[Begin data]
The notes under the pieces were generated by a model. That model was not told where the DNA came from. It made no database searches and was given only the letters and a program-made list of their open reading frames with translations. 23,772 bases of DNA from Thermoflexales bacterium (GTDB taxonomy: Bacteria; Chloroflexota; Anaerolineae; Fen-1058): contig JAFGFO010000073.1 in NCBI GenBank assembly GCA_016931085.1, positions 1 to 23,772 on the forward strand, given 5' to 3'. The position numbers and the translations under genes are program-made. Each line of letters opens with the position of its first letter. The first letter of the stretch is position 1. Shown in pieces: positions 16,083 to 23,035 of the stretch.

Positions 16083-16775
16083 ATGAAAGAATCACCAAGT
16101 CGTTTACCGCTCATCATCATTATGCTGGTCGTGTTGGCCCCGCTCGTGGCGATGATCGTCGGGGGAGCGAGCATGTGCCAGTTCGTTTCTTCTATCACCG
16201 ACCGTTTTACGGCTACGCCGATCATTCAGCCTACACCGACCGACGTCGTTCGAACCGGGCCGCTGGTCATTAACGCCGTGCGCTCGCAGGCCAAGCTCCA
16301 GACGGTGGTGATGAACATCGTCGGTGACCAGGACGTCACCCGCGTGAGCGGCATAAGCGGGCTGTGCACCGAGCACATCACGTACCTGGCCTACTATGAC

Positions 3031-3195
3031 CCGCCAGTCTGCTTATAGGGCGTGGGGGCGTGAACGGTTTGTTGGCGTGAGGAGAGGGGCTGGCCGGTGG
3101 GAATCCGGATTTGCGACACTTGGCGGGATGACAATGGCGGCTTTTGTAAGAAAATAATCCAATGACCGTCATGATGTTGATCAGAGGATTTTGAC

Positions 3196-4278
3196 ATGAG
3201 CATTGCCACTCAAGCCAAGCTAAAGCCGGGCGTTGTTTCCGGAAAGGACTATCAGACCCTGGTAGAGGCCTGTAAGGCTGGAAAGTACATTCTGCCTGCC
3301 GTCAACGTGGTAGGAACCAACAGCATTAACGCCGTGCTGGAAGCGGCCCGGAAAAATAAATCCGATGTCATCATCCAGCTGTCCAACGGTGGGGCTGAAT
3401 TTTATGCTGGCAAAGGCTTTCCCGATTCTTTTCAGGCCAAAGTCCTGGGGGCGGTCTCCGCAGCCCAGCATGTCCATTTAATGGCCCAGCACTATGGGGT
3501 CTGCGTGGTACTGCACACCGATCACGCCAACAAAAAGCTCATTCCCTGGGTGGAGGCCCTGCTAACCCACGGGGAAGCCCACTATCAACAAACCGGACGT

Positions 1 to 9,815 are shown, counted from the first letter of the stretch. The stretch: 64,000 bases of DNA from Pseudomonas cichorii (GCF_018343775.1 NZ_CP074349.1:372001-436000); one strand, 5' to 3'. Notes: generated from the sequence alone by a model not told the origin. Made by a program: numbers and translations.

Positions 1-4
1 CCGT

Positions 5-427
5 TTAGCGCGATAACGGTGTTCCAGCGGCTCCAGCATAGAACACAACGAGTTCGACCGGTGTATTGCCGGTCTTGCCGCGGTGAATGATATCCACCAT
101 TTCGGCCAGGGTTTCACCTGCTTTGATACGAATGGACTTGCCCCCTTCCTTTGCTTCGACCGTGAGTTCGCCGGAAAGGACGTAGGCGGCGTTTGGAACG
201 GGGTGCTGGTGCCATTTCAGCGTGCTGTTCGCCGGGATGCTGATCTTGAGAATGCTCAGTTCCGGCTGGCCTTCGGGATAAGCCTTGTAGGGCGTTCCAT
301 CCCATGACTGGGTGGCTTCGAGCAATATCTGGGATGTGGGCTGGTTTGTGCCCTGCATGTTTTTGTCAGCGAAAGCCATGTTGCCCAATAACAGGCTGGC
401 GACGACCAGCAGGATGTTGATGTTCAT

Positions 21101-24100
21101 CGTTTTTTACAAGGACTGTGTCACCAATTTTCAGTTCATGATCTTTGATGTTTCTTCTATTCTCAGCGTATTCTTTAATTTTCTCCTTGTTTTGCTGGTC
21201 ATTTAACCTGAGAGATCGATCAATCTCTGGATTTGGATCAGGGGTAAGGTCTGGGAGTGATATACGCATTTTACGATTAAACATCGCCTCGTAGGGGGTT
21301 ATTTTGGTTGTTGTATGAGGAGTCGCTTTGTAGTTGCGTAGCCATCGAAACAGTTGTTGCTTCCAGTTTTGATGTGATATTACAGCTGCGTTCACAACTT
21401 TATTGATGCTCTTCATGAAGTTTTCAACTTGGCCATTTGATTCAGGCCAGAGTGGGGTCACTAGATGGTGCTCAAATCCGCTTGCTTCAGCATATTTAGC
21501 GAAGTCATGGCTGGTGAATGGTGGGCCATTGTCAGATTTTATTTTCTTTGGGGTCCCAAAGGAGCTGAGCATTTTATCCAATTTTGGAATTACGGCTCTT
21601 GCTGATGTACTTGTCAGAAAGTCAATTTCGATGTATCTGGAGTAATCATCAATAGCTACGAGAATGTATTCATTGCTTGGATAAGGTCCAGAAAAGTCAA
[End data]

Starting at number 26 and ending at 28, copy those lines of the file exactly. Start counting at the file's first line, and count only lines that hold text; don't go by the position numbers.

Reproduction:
21101 CGTTTTTTACAAGGACTGTGTCACCAATTTTCAGTTCATGATCTTTGATGTTTCTTCTATTCTCAGCGTATTCTTTAATTTTCTCCTTGTTTTGCTGGTC
21201 ATTTAACCTGAGAGATCGATCAATCTCTGGATTTGGATCAGGGGTAAGGTCTGGGAGTGATATACGCATTTTACGATTAAACATCGCCTCGTAGGGGGTT
21301 ATTTTGGTTGTTGTATGAGGAGTCGCTTTGTAGTTGCGTAGCCATCGAAACAGTTGTTGCTTCCAGTTTTGATGTGATATTACAGCTGCGTTCACAACTT